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Any ideas?

I find this way http://writeitstudios.com/david/?p=54

But may be something simple

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7  
No. Don't do this. For the love of god. –  Jonathan Sterling Nov 21 '10 at 18:08
    
Well the example you have quote is for Cocoa Application not for Cocoa Touch (iOS) application. Secondly its not possible on iOS to restart you app. –  itsaboutcode Nov 21 '10 at 21:09
2  
And, of course, the real question: Why do you want to? –  tc. Nov 21 '10 at 22:22
    
I've updated my post to explicitly say that it's not for the iOS. I don't get why you'd even want to relaunch an iPhone app though. –  Pripyat Nov 23 '10 at 14:14

4 Answers 4

up vote 17 down vote accepted

The only way I know to do this is not ideal, but it works.

First, your app has to opt out of background execution (multitasking) The app has to quit when exited, not run as a background task. This is done with the plist key UIApplicationExitsOnSuspend.

Second, your app needs to register a custom URL scheme that can be used to launch the app.

Third, you need a web page hosted somewhere that when loaded will redirect to your app's custom URL scheme.

Forth, the user needs an active Internet connection.

To exit and restart, call UIApplication openURL on your hosted redirecting web page. Your app will exit and safari will launch and load your page. The page will redirect Safari to your custom URL scheme, prompting Safari to internally call openURL, causing iOS to launch your app.

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1  
If you're feeling perverse, you can host the page from your app itself (you get about 10 seconds to exit in -applicationWillTerminate:; it might be easier to serve it in another thread, but you can equally just call socket(), bind(), listen(), accept(), write(), and close()). Let your app terminate after you've served the page and make the page launch your app with a delay (the "Refresh" or "Reload" header, I think). –  tc. Nov 21 '10 at 22:27
    
You don't even need to set UIApplicationExitsOnSuspend; you just have to call exit(). Wrapping the "server" in -beginBackgroundTaskWithExpirationHandler: ensures that your app gets enough CPU time to serve the thing, and then you can sleep for 500 ms (to "ensure" the data is sent) and exit(). The complicated bit is parsing the request, but you can fudge that by sleeping for 500 ms and reading into a largeish (8K) buffer, or (if you're feeling adventurous) select+read for 500 ms. –  tc. Sep 8 '11 at 14:55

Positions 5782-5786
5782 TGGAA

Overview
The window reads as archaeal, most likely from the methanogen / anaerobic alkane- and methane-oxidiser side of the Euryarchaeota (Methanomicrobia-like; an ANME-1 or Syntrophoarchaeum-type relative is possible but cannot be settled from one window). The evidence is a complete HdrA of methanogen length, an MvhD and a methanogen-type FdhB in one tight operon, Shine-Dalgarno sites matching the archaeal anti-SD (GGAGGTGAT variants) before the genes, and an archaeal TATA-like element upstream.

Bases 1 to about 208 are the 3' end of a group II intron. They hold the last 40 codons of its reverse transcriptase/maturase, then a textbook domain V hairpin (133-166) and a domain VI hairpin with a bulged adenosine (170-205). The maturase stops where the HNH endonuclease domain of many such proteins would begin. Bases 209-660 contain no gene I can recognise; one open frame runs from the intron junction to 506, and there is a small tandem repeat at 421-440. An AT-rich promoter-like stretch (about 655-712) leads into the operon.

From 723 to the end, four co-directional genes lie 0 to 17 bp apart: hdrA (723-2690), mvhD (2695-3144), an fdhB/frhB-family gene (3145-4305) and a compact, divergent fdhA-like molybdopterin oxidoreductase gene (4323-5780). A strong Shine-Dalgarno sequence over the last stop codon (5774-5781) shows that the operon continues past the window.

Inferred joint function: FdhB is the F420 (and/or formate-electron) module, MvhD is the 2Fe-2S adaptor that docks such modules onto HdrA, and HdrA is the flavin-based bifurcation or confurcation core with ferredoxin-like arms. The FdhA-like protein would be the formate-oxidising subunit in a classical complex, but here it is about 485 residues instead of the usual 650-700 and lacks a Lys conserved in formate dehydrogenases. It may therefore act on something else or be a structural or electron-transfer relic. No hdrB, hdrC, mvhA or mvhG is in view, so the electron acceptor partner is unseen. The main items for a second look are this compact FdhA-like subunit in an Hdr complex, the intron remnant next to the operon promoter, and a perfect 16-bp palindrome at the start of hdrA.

Interesting...but fearful solution!!! –  KiNG Jun 9 '14 at 9:52
    
Interesting...but scary solution!!! –  KiNG Jun 9 '14 at 13:51

Unless you're developing for jailbroken devices, Apple won't even allow you to programatically terminate your app. So restarting the device is out of the question.

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2  
I think Alexei refers to restarting the app, not the device. Of course, restarting the latter is more than out of the question. –  akosma Nov 21 '10 at 17:35
    
Sure you can — you can call exit() or kill() or just return from main(), or various other things (like abort()). It's undistinguishable from a crash and will probably get your app rejected by Apple for that reason. –  tc. Nov 21 '10 at 18:05
    
What means return from main()? I solve problem adding exit() button to app. I need it because measure first time and second time always different. –  Alexei Demimur Nov 22 '10 at 6:46
    
I'm using exit() to quit an app, got past app store review no problem. –  mbehan Jan 31 '12 at 11:52
    
@mbehan probably because the review team didn't stumble upon it. If they had they most likely would have rejected it. –  samvermette Jan 31 '12 at 21:17

my post that you linked to is referring to a Cocoa Application, not the iOS. On the iOS, you can quit an application (but Apple doesn't like this) by using exit(0); but I don't recommend that. You cannot restart iPhone apps though.

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Your AppDelegate instance has a method

(void)applicationDidBecomeActive:(UIApplication *)application
{
}

In here, you can put logic to figure out if the app should restart, or continue doing whatever it was doing. For example you can have a BOOL variable appMustRestart that is false at first but gets triggered as true whenever something happens in your app that you'd like the next time to be a fresh relaunch.

if (appMustRestart)
{
    [self resetVars];  // call a method that resets all your vars to initial settings

    // INSERT CODE HERE TO TRANSFER FOCUS TO INITIAL VIEWCONTROLLER
}
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